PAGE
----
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Proposed Class Definition

The current proposed class definition for Love v. Vilsack includes:

All women who farmed or attempted to farm and were denied one or more of the following loans or loan servicing between January 1, 1981 and December 31, 1996 or October 19, 1998 to the present on the basis of their gender:

  1. If you were refused an application to apply for a farm ownership loan, operating loan or emergency loan…Click here.
  2. If you were denied an initial farm ownership loan, operating loan or emergency loan…Click here.
  3. If you obtained at least one of the above-mentioned types of loans but were denied a subsequent loan or loan servicing…Click here.

For all others interested in receiving future information regarding the Women Farmers Litigation...Click here.


Explanation of Terms

There are many different types of loans that the USDA administers. At this time, the lawsuit Love v. Vilsack involves only three types of loans that were provided directly by the USDA’s Farm Service Agency (FSA) or its predecessor Farmer’s Home Administration (FmHA): farm ownership loans, farm operating loans, and emergency farms loans.

Farm Ownership loan: A direct loan from FSA (or its predecessor FmHA) to a farmer in order to buy, enlarge or make capital improvements to a family-sized farm or ranch when credit is not available elsewhere. The money may also be used to promote soil and water conservation and protection. In the case of a leased farm, the loan can be used to make capital improvements.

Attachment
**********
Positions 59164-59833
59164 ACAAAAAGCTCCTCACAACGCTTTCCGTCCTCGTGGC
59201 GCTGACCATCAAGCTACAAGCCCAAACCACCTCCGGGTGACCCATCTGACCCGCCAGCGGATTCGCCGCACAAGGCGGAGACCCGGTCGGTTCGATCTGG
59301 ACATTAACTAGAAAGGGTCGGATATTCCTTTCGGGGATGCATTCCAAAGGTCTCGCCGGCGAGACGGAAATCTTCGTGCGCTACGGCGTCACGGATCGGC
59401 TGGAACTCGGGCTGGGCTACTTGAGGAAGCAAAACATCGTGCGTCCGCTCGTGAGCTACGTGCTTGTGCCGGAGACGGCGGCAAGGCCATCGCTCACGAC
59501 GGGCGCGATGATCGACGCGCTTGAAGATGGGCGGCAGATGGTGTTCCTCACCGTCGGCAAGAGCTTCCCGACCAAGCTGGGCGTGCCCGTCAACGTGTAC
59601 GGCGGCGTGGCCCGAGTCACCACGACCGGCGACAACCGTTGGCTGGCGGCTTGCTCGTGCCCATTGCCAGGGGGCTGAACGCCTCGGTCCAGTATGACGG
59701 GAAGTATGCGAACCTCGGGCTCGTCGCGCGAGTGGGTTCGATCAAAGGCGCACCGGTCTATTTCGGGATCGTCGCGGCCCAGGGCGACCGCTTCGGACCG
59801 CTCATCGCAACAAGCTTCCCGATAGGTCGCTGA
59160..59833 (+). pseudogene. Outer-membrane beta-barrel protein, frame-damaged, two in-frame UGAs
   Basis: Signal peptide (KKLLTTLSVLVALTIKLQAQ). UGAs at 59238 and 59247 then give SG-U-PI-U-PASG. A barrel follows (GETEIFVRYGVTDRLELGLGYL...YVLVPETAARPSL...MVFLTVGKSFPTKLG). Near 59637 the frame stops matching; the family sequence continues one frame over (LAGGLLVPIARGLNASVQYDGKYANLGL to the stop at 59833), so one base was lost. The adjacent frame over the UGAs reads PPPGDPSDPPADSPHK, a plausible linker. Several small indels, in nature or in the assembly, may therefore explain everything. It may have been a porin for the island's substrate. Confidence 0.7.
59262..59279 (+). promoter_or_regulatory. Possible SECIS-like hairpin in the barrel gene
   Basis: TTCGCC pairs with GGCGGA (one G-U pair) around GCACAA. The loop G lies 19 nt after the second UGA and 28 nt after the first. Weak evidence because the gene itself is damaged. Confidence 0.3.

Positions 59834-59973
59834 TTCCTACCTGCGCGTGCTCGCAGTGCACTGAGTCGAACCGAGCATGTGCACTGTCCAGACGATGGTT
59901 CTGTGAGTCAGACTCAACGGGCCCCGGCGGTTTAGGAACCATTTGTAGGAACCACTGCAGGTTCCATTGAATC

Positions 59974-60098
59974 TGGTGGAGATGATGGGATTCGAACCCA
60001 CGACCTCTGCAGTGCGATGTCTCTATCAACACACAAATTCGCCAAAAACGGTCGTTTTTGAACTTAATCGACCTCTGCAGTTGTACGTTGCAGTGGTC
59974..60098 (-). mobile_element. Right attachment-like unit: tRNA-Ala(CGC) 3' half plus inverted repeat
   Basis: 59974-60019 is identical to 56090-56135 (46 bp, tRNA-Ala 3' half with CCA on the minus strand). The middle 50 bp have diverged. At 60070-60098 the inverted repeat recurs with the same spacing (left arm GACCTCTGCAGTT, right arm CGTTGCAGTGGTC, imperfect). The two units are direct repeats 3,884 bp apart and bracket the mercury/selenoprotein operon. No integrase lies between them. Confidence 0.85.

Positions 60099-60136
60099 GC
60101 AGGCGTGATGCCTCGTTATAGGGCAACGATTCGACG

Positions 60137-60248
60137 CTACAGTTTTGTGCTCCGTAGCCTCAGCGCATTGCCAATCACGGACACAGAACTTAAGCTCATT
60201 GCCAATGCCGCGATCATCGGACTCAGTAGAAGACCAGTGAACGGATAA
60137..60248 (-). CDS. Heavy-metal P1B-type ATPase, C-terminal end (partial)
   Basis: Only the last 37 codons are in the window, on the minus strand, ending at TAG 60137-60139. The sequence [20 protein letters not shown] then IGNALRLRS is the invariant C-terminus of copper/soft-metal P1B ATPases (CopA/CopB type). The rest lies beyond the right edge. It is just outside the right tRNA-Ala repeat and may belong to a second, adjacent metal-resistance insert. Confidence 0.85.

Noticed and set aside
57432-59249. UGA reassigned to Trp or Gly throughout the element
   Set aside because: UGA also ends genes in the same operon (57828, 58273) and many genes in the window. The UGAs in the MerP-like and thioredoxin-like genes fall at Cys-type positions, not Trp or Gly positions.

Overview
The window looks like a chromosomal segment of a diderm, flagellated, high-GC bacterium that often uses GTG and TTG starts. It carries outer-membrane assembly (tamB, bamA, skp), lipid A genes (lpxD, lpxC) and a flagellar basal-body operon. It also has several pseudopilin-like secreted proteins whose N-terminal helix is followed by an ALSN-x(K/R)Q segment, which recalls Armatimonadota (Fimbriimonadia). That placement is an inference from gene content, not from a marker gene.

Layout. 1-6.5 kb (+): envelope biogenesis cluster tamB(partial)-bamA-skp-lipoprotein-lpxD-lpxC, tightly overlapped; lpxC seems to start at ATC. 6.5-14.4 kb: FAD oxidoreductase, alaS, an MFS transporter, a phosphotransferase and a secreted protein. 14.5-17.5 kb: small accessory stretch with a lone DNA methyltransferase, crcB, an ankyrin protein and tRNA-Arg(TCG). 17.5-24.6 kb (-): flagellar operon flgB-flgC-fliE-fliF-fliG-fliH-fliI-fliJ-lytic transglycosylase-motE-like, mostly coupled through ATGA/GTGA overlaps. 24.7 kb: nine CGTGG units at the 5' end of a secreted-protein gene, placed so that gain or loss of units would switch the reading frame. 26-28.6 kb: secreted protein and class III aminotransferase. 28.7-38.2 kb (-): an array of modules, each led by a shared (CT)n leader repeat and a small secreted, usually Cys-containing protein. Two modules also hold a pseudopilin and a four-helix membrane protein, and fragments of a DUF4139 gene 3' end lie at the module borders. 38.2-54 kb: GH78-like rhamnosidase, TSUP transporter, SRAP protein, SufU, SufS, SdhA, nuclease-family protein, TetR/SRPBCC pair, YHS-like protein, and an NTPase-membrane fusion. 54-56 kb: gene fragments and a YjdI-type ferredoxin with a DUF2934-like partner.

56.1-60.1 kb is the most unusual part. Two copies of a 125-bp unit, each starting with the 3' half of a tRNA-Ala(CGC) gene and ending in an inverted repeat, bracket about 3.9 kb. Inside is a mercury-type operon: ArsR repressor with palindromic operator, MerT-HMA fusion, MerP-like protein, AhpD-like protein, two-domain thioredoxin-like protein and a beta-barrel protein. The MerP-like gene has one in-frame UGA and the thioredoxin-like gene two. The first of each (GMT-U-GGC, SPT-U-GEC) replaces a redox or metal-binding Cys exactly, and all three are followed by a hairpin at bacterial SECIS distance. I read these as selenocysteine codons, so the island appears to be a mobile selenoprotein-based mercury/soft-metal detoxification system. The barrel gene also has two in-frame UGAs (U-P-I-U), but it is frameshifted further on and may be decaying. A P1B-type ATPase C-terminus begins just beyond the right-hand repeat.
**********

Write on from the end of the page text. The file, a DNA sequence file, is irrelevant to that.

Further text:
Operating loan: A direct loan from FSA (or its predecessor FmHA) to a farmer in order to operate a family-sized farm or ranch. The loan may be used, for example, to buy feed, seed, fertilizer, pesticides, farm or ranch supplies, livestock, poultry, farm equipment, cooperative stock; to pay for other operating expenses including rent; or to pay for farm, ranch or home needs including family subsistence. The money may also be used to pay for costs associated with land and water development for conservation or use purposes.

Emergency loan: A direct loan from FSA (or its predecessor FmHA) to a farmer who owns or operates farms located in an officially designated disaster area. In the case of a natural disaster, the Secretary of USDA or the Administrator of FSA (or its predecessor FmHA) must officially designate the disaster area. In the case of a major disaster or emergency, the President of the United States must officially designate the disaster area. The disaster area includes those counties located in designated areas as well as contiguous counties.